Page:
life

A No Diego, Slows & Astro Day

The Diego Rivera exhibit is cheaper if you go on a Friday, but it is impossible to get a parking spot anywhere near the art museum – or anywhere in the city at all – on a weekday.  Every lot, every garage is full.

So after squeezing my Escape through the torn up, road-construction-narrowed streets and failing repeatedly to find a spot, we abandoned our plan and headed to lunch.

IMG_1589

I had been wanting to try this place.  It did not disappoint.

A few doors down was a groovy coffee shop and you know how the daughter and I love the groovy coffee.

IMG_1585

It was while I was eating my half of our sea-salted, hazelnut, chocolate chip cookie and sipping my mocha that Daughter pulled out her phone and had me read this quote:

When we speak of the wife obeying the husband, we normally think of obedience in military or political terms: the husband giving orders, and the wife obeying them. But while this type of obedience may he appropriate in the army, it is ridiculous in the intimate relationship of marriage. The obedient wife does not wait for orders. Rather, she tries to discern her husband’s needs and feelings, and responds in love. When she sees her husband is weary, she encourages him to rest; when she sees him agitated, she soothes him; when he is ill, she nurses and comforts him; when he is happy and elated, she shares his joy. Yet such obedience should not be confined to the wife; the husband should be obedient in the same way. When she is weary, he should relieve her of her work; when she is sad, he should cherish her, holding her gently in his arms; when she is filled with good cheer, he should also share her good cheer. Thus a good marriage is not a matter of one partner obeying the other, but of both partners obeying each other.  – St John Chrysostom 

“Yeah, that’s pretty good,” I said, “but I think he could have just said, ‘Obedience has no place in the intimate relationship of marriage’ and left it at that.  Because good marriages don’t talk about or define mutual respect and consideration, they just naturally do it.”

But being young and not yet married, she liked that someone spelled out the fact that marriage is a two way street.  Because so often godly Christians insist that the only godly street is a one way street.

In the car on the way home she said, “Maybe I shouldn’t urge you to play it so safe in your writing.”

And then she read a quote from Anne Lamott:

“If something inside of you is real, we will probably find it interesting, and it will probably be universal. So you must risk placing real emotion at the center of your work. Write straight into the emotional center of things. Write toward vulnerability. Risk being unliked. Tell the truth as you understand it. If you’re a writer you have a moral obligation to do this. And it is a revolutionary act—truth is always subversive.”  – Anne Lamott, Bird by Bird: Some Instructions on Writing and Life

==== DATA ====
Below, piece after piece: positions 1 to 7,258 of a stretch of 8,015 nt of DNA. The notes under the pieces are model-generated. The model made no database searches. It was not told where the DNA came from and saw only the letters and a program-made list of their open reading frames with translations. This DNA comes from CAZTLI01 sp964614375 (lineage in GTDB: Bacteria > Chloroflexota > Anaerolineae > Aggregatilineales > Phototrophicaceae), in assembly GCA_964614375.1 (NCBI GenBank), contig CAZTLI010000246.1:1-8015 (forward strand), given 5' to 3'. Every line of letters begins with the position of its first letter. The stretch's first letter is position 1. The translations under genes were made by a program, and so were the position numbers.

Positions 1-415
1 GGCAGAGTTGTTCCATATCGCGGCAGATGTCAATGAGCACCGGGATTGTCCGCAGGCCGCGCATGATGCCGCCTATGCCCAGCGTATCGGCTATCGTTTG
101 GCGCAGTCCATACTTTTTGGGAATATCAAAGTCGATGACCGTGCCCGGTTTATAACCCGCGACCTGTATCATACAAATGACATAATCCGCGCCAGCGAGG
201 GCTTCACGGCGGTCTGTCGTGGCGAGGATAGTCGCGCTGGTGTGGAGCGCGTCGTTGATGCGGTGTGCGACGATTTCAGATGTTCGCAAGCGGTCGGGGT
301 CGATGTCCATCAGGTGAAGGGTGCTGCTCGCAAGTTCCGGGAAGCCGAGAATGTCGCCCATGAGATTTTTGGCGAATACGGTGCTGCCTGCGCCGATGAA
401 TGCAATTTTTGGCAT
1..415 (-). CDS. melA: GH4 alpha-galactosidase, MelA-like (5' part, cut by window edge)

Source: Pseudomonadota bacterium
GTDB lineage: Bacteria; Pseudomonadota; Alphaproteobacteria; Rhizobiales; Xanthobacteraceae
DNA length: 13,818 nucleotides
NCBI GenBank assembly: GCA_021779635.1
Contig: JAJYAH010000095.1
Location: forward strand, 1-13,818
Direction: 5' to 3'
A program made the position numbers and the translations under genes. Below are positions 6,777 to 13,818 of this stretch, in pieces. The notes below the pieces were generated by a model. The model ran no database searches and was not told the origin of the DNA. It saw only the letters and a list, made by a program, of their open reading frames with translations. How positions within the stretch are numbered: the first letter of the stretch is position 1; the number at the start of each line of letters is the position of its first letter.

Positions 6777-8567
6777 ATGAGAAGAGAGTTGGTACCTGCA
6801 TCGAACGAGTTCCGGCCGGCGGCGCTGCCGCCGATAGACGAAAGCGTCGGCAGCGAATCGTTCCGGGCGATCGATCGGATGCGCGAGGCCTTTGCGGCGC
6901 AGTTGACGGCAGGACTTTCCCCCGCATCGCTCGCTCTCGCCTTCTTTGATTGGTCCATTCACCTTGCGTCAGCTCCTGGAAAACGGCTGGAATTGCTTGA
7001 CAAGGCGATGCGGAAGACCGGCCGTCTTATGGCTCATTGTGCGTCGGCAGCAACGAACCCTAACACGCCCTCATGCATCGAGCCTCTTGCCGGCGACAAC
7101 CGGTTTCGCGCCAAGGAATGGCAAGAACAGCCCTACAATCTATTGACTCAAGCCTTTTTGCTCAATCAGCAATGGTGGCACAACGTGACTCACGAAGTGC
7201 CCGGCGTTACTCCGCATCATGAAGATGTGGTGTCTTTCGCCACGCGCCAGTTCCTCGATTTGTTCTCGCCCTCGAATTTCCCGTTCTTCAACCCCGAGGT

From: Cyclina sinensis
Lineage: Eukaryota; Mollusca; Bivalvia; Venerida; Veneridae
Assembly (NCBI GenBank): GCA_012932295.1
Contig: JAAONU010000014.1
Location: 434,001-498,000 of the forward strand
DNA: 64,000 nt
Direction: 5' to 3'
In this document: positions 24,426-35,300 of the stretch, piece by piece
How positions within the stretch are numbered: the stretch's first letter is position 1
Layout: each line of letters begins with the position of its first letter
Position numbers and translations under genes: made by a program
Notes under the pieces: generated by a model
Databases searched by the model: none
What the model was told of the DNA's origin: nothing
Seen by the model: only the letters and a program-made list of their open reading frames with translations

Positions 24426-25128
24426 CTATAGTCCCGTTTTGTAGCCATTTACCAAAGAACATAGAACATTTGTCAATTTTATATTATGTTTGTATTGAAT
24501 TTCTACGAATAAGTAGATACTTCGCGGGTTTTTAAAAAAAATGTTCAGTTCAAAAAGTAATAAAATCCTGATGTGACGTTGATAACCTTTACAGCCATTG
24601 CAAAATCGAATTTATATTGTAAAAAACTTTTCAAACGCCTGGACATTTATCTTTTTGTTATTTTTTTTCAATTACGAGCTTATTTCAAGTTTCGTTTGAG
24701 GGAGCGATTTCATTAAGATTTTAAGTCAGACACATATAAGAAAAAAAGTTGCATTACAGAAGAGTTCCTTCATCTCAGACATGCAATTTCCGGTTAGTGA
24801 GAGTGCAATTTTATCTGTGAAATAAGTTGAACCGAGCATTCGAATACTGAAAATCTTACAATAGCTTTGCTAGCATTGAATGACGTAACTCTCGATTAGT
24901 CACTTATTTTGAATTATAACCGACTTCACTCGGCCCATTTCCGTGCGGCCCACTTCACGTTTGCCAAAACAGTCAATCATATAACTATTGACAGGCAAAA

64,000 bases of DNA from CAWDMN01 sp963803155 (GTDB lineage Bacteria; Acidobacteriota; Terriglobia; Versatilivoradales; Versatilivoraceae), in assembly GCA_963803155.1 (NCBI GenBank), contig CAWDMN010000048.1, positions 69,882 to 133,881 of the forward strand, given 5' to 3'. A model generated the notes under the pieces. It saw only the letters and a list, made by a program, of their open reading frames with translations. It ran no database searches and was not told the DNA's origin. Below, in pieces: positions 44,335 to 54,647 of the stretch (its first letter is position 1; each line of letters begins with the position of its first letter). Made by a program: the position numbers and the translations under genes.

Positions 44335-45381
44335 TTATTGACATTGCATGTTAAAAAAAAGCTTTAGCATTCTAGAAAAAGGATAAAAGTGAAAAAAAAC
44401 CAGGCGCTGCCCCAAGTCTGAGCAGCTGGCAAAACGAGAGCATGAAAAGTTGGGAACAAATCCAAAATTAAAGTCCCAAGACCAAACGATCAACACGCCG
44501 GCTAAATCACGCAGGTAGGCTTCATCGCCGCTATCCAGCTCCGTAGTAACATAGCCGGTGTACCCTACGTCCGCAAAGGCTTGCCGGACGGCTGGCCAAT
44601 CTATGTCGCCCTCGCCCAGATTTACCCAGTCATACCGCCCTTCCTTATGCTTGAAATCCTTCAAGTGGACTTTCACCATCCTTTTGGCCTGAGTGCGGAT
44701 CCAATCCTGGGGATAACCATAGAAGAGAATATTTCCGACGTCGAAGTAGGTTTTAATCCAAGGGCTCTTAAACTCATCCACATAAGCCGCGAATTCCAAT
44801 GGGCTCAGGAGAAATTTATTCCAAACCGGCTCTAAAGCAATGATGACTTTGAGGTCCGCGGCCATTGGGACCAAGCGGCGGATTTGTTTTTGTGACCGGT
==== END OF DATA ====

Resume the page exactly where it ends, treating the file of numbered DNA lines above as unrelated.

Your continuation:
“Right,” I said, “because the whole beauty of me is that I don’t need to be liked. I’ll still run some of my posts by you for your yawn-o-meter, but I won’t let your people-pleasing nature stifle me anymore.  Someone has to be a voice for the people who think like me, even if we are only 1% of the population.”

Solidarity INFJ sisters.  And brothers.

Standard
life

Outsmarting a Madman

I was a child at the breakfast table the first time I rescued anyone.  I was eating my oatmeal as my dad recounted the dream he had the night before:  He spoke of being trapped in a cave by a tiger, and of how I rescued him.  My eyes were wide as I listened.  I rescued him?  On the one hand, it was a scary thought:  I was only a small child.  On the other hand, I was very proud and happy to have done it.  Perhaps that moment planted the seeds of my “protector” personality.

I’ve had a recurring dream these many years since then, though not recently.  The setting and the specific threat changes from dream to dream, but I am always with or near a group of strangers and there is always danger.  And in every scenario it is up to me to calm, disarm, and/or outsmart a madman.

So far we’ve all come out alive.

In response to The Daily Post’s writing prompt: “Daring Do.”

Standard
family, life

Dutiful is Beautiful

This is why I love my husband:

Friday night:

Hub:  What are your plans for tomorrow?
Me:  If it’s not raining, Daughter and I are going to the Farmers Market in the morning.  Do you want to come?
Hub:  I’d rather get an early start on my errands, maybe I’ll meet you there.

Saturday morning the phone rings at 9:10.  It’s the hub.

Hub:  What are you doing?
Me:  Just finishing a post, where are you?
Hub:  At the Farmers Market.
Me:  Oh, sorry, I was in the zone, plus it was raining/snowing when I let the friends out this morning.  Take a lap and see if anyone has anything interesting.
Hub:  Like what?
Me:  Like things I can use for Thanksgiving centerpieces.

A few minutes later he sent this text:

IMG_0160

And then came home with one of each color.

For years I have known that I am an INFJ and my daughter is an ISFP, but the hub always refused to take the test.  Until… Thursday night he came home from work and handed me the results.

Me:  “What? We can finally find out whether we are compatible!
Him:  No verbal response, only a wry, you’ve-lost-your-mind grin.

It turns out he is an ISTJ – a Duty Fulfiller.

Oh yes, God bless his responsible, reliable heart, he is.  To a tee.  And we are compatible.  I knew it.  We are a family of three happy, compatible introverts.  A protector, an artist and a duty fulfiller – safety, beauty and duty – we have it covered.

Heading to church later to greet at the urban campus.  What type are you?

Standard